CONTRIBUTORY RETIREMENT BOARD OF ARLINGTON vs. JAMES J. MANGIACOTTI (1)
406 Mass. 184
October 5, 1989 – December 5, 1989
Present: LIACOS, C.J., WILKINS, NOLAN, LYNCH, & GREANEY. JJ.
CIVIL ACTION commenced in the Middlesex Division of the Probate and Family Court Department on December 17, 1987.
The case was heard by Edward J. Rockett, J., on a statement of agreed facts.
The Supreme Judicial Court on its own initiative transferred the case from the Appeals Court.
Thomas Paul Gorman for the plaintiff.
Judith A. Kelley for the defendants.
WILKINS, J. On October 21, 1986, a judgment nisi was entered in the Middlesex Probate and Family Court dissolving the marriage of the defendants. The judge approved a separation agreement that survived the judgment of divorce as an independent agreement. James Mangiacotti was a police officer in the town of Arlington and a member of that town’s retirement system. On the day the judgment nisi of divorce was entered, the judge also entered a qualified domestic relations order consistent with the separation agreement. The order, issued pursuant to G. L. c. 208, Section 34 (1988 ed.), directed that a portion of James’s pension under the Arlington pension plan for salaried employees be made available to Lynne on James’s retirement.
The Arlington contributory retirement board (board) brought this action seeking a declaration that G. L. c. 32, Section 19 (1988 ed.), prohibits the assignment of any portion of James’s pension as a division of marital property and that the qualified domestic relations order is of no force and effect. A judge of the Probate Court rejected the claim that Section 19 forbade the assignment of a public employee’s pension rights as part of a division of marital assets under G. L. c. 208, Section 34, and entered a judgment declaring that the order of assignment was in full force and effect and directing the board to comply with the order. We transferred the board’s appeal here.
Section 19 of G. L. c. 32, which is quoted in part in the margin, (2) provides in its first paragraph that only certain assignments of pension rights will be valid. None of these is an assignment to satisfy financial obligations on divorce. The last paragraph of Section 19, which was added in 1981 (St. 1981, c. 428, Section 1), authorizes an assignment of public pension rights to satisfy support obligations, at least where the obligation is expressed in a court order. The board contends that we must read the last paragraph of Section 19 narrowly and literally so as to permit an assignment of public pension rights to satisfy a support order under G. L. c. 208 but not an assignment of such rights as a division of property under G. L. c. 208.
Here the defendants, formerly husband and wife, want the assignment to be recognized, and their agreement is reflected in a court order. As we have said, the Legislature has allowed assignments of public pension rights “to satisfy a support order.” Matters of support and the division of property are so closely interrelated under G. L. c. 208, Section 34, that it is difficult to see why they should be treated differently when considering the assignability of public pension rights. (3) The board’s construction of Section 19 could hinder the equitable resolution of agreements and court orders for alimony and property division, particularly when pension rights are the major marital asset. Moreover, because most pensions are earned by men, the board’s construction of Section 19 would burden former wives more than former husbands, a result the Legislature was not likely to have intended. (4)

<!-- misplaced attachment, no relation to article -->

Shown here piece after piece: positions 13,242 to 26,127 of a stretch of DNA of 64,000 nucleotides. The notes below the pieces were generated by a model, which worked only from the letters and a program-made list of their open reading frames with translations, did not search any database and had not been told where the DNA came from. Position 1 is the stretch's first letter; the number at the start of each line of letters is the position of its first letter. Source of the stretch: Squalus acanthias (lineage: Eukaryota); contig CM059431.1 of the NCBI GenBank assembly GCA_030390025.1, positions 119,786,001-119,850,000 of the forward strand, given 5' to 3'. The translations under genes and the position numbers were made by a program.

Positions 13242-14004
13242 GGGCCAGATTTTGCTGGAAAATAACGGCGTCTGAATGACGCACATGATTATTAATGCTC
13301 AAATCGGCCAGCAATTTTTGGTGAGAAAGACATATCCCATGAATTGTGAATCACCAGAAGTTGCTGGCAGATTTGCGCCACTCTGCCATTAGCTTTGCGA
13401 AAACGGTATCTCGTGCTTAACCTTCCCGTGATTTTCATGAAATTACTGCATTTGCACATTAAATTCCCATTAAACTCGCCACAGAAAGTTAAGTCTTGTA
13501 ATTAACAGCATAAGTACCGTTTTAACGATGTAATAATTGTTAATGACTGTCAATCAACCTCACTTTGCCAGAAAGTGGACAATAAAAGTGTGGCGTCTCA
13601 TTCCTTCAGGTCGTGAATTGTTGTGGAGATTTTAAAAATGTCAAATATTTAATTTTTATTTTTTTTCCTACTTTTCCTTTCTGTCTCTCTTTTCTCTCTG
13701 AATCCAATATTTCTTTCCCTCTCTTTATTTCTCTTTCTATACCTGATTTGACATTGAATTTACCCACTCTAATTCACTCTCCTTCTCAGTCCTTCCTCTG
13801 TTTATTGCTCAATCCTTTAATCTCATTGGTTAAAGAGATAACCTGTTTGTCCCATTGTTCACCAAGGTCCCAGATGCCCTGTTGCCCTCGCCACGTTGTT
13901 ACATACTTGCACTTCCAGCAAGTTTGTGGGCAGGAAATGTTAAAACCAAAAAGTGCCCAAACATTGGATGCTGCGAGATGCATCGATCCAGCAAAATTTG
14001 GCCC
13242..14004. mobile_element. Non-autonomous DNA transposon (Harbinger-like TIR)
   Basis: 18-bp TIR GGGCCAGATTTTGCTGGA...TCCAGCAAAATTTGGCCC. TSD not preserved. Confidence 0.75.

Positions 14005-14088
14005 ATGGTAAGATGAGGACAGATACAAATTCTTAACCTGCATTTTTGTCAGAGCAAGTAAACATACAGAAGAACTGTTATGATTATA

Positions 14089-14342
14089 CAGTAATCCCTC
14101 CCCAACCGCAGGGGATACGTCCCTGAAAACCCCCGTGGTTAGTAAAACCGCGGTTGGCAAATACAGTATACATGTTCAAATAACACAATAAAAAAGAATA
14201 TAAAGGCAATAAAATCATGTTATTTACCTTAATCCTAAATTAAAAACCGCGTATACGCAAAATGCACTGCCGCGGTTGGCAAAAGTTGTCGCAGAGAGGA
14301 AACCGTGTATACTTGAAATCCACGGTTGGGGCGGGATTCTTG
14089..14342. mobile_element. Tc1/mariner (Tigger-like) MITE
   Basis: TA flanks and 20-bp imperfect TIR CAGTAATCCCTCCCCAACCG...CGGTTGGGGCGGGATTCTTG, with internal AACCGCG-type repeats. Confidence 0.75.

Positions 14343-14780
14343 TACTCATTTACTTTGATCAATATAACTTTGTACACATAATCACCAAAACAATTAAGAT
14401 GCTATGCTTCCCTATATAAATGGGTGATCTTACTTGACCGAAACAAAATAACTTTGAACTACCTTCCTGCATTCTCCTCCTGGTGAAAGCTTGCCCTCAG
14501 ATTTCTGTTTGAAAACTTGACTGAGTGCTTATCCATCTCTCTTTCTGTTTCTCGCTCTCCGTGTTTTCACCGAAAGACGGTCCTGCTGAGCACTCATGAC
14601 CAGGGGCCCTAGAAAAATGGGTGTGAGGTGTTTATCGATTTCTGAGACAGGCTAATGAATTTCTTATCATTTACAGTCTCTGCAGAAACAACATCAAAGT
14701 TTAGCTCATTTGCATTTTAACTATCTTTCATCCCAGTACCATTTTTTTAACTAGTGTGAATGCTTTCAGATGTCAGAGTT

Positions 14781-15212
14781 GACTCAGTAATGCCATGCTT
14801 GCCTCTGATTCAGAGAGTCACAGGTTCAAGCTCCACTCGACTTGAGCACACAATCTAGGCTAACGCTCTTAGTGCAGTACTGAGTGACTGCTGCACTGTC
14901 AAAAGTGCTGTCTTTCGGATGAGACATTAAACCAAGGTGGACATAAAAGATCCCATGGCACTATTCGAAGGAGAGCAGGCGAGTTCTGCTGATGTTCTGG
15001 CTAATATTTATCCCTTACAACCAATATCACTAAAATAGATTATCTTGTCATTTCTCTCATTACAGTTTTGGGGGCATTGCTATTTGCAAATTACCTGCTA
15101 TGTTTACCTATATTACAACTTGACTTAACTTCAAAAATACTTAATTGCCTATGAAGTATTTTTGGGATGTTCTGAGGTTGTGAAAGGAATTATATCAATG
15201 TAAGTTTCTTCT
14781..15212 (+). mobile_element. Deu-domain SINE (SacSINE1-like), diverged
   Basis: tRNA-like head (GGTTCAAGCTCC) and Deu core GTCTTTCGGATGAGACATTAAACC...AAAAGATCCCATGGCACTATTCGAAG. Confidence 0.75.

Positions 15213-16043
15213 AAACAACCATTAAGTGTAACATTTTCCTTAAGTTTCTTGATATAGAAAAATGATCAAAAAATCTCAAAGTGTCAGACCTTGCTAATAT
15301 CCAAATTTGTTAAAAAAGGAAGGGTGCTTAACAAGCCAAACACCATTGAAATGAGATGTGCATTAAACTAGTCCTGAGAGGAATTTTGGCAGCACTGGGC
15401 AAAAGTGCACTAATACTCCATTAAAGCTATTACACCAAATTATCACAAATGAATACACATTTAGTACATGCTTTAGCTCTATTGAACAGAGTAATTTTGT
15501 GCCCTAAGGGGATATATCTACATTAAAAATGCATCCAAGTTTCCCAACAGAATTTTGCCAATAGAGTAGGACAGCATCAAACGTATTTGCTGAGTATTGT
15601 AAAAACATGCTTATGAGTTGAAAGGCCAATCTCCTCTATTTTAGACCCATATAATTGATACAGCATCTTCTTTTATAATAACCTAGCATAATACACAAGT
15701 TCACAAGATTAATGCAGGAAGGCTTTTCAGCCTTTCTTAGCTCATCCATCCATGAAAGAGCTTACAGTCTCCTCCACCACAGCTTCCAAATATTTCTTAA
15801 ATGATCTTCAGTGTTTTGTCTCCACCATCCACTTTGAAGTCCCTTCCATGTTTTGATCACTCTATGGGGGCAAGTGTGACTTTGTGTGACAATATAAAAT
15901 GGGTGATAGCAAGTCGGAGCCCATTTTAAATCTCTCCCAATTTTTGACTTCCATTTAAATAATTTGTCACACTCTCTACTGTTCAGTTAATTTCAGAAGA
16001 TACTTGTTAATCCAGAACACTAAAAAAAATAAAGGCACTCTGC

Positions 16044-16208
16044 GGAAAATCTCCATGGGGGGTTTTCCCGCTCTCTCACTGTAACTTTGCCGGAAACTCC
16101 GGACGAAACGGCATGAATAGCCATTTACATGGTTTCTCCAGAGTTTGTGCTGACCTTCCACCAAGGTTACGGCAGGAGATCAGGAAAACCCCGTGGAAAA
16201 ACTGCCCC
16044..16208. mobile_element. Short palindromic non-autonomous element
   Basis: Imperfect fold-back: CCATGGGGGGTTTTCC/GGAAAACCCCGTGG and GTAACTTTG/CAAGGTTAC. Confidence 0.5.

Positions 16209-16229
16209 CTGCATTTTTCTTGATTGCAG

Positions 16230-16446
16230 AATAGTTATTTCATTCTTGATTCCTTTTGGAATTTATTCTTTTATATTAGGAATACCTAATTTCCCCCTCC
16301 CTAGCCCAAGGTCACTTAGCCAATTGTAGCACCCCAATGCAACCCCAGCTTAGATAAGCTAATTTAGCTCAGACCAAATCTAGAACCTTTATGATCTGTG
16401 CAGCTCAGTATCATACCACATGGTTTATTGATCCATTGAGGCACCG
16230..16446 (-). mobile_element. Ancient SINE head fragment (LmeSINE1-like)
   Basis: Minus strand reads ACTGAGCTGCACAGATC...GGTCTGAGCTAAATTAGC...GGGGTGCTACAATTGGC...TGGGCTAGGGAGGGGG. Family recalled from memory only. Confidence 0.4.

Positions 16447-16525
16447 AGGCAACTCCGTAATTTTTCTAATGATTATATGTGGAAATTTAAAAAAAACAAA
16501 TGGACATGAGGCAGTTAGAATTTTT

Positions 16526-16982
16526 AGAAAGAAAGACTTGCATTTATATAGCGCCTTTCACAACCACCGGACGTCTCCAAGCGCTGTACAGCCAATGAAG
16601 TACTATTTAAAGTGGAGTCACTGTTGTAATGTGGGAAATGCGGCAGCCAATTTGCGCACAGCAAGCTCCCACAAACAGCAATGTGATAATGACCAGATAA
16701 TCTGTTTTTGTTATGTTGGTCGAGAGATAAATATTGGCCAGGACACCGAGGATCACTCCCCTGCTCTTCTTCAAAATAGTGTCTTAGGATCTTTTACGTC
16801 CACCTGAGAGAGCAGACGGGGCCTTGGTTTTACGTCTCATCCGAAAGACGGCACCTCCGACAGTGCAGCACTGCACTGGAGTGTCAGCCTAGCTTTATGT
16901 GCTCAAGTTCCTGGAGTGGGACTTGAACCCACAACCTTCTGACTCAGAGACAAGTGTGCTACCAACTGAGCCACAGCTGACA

We conclude that the general intention of the Legislature in enacting the 1981 amendment to Section 19 was to facilitate the resolution of the financial aspects of divorce (and, we add incidentally, the resolution of support obligations before divorce). We, therefore, include within Section 19’s authorization of the assignment of public pension interests all assignments made pursuant to a marital separation agreement and not just assignments for support, at least when the assignment is supported by a parallel court order entered under G. L. c. 208, Section 34. (5)
(1) Lynne M. Mangiacotti.
(2) General Laws c. 32, Section 19, in part, provides: “No assignment of any right in or to any funds, annuities, pensions or retirement allowances under any system shall be valid except such assignment as may be made for the purpose of making restitution in the case of dereliction of duty by any member as set forth in section fifteen, and except such assignment made in writing by a retired member, authorizing the board to withhold each month such amount as he may designate for the payment of subscriber premiums applicable to a hospitalization, medical and surgical insurance, or to a life insurance, in effect with a nonprofit hospital and medical service corporation or insurance company at the time of his retirement, and except such assignment made in writing by a retired member authorizing the board to withhold each month such amount as he may designate for the payment of income taxes levied under the Internal Revenue Code of the United States or the General Laws of the commonwealth. . . .
“Nothing in this section shall prevent a member’s annuity pension or a retirement allowance from being attached, taken on execution, assigned, or subject to other process to satisfy a support order under chapter two hundred and eight, two hundred and nine, or two hundred and seventy-three.”
(3) Would the board have taken a different view if the order had characterized the assignment as one made for alimony or perhaps partially in lieu of alimony?
(4) The board makes no reasoned argument here that the order is incapable of administration or that an assignment for support is easier to administer than a partial assignment for division of property.
(5) We express no view concerning a situation in which there has been no assignment by the person entitled to the public pension.